There have been over the years unconfirmed rumours and sightings of the white shark in the Cabrera Archipelago off the coast of Spain.
But documented evidence of the shark hasn’t been verified for nearly 40 years. But a documentary crew on a scientific expedition called the Anitak 2018 spotted a great white shark eight miles from the Cabrera Island.
The crew filmed the white shark (Carcharodon Carcharias) for 70 minutes. It was five metres long.
Not only was the crew able to photograph and film the shark, but along the expedition were 10 people from five countries including two 16-year-old students Miguel Félix Groves and Nahim Lasgaa who won a scholarship to be on board. The pair received the scholarship with a submission about plastics at sea, titled Medioambienttrap.
The presence of large white sharks in Spanish waters was a constant rumor, as well as historical evidence ratified by photographs and toponymy across the Costa, levantina and Catalan Coast. For many years, however, it has not been possible to document how it was done this morning aboard the research ship.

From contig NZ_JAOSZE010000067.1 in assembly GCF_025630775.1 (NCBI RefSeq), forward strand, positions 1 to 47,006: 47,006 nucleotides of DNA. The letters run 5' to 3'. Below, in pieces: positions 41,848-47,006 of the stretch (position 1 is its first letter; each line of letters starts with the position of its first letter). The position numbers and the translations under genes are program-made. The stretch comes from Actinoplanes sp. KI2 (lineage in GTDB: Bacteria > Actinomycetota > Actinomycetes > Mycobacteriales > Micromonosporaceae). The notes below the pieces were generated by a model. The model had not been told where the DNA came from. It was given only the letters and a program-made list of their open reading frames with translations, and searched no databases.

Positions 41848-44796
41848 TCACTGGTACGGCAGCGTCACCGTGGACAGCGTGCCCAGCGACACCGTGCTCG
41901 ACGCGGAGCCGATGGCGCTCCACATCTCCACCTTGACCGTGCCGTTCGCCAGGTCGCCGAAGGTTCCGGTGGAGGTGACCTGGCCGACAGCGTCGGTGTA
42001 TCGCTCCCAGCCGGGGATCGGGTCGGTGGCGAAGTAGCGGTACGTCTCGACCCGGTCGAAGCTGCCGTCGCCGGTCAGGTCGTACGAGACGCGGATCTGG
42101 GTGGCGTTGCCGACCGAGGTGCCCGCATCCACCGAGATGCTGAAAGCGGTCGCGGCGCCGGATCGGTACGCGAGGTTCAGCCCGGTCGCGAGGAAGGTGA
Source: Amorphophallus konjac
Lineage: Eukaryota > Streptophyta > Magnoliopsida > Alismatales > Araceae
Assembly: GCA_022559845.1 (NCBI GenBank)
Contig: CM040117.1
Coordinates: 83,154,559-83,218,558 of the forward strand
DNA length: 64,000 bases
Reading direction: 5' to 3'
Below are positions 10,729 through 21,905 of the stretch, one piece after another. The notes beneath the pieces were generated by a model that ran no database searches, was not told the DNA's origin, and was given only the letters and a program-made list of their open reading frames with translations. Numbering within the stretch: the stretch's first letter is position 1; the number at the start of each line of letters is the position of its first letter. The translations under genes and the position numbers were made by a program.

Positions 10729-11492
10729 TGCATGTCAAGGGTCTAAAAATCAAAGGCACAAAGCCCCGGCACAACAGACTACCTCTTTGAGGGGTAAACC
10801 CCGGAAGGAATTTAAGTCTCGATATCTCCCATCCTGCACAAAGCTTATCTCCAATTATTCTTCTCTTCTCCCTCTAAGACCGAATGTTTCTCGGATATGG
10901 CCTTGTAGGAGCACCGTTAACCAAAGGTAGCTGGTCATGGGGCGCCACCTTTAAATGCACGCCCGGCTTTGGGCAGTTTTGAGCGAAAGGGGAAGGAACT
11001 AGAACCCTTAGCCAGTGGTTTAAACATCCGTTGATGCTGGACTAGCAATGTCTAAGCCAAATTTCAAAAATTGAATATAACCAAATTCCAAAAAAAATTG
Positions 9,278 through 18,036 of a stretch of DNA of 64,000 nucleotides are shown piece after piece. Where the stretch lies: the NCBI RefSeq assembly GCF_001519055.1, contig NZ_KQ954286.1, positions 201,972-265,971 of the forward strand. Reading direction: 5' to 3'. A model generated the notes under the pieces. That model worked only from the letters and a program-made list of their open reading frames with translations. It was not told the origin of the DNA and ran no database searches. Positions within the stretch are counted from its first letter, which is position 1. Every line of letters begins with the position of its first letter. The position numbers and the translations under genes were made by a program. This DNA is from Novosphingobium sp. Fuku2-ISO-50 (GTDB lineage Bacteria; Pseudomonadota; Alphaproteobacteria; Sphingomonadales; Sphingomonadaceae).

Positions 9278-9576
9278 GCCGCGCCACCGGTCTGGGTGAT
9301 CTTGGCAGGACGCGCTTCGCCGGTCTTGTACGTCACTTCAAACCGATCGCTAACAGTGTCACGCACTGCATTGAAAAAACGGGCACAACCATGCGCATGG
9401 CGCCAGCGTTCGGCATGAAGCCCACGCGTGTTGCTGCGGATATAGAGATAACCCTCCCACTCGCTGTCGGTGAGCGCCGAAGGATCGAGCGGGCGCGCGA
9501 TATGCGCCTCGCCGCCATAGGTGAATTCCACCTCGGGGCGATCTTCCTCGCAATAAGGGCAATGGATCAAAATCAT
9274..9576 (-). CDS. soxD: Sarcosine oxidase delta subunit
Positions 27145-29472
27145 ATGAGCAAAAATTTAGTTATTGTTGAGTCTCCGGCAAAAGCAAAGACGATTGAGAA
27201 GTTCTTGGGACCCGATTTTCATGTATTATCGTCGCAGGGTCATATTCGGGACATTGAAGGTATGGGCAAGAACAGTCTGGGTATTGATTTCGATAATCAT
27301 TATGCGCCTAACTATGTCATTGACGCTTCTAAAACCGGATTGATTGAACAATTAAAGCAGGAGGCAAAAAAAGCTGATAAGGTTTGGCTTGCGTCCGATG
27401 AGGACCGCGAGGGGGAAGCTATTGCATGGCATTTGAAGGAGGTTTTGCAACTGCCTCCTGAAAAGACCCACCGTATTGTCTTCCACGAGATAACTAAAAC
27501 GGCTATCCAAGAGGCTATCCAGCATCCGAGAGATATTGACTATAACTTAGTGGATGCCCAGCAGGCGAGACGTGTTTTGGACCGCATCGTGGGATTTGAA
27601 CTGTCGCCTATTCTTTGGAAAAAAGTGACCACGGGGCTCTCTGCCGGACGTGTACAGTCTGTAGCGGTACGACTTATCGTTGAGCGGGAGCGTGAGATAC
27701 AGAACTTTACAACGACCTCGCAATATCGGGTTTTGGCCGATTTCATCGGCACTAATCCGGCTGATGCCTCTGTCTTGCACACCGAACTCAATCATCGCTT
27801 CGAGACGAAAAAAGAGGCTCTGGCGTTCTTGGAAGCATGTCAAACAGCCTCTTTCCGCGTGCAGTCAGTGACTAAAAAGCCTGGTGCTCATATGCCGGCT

We saw a black fin and straight away could see it was a very big shark,” explains documentary director Fernando López-Mirones López-Mirones, still overcome by the excitement of the sighting. “The conditions in the sea were amazing and we had the specimen around three meters from the boat, and we could watch it up close for 70 minutes.”
The species is the same as the one that lives in the waters of Australia, New Zealand and South Africa, “but they are different populations,” according to the biologist. When in the Mediterranean, the shark’s diet is based on red tuna.
“This shark would not come close to the coast and it doesn’t eat humans. We do not make up part of its menu,” López-Mirones said.
The last recorded capture of a great white shark was in 1976. A 2007 documentary by journalist Juan Andrés Ruiz about the history of this species in the waters of Mallorca estimated that local fishermen had caught 27 of these creatures between 1920 and 1976.
The Alnatik expedition was conducted in the surroundings of the Cabrera National Park and was carried out as part of the Librera program. Run by the ecological organization SEO Birdlife in collaboration with Ecoembes, this project seeks to raise awareness of the need to maintain areas of natural conservation and keep them free of trash. In the last weeks the expedition has collected data on sea turtles, sperm whales, dolphins, red tuna and ray fish. They have also gathered information on the presence of plastic microfibers in the sea.
Hemos documentado por primera vez en 40 años la presencia de tiburón blanco en aguas españolas. Filmado y fotografiado en la Expedición ALNITAK 2018. Un aullido. pic.twitter.com/0vFhSnmV7H
— Fernando MIRONES (@FLMIRONES) June 28, 2018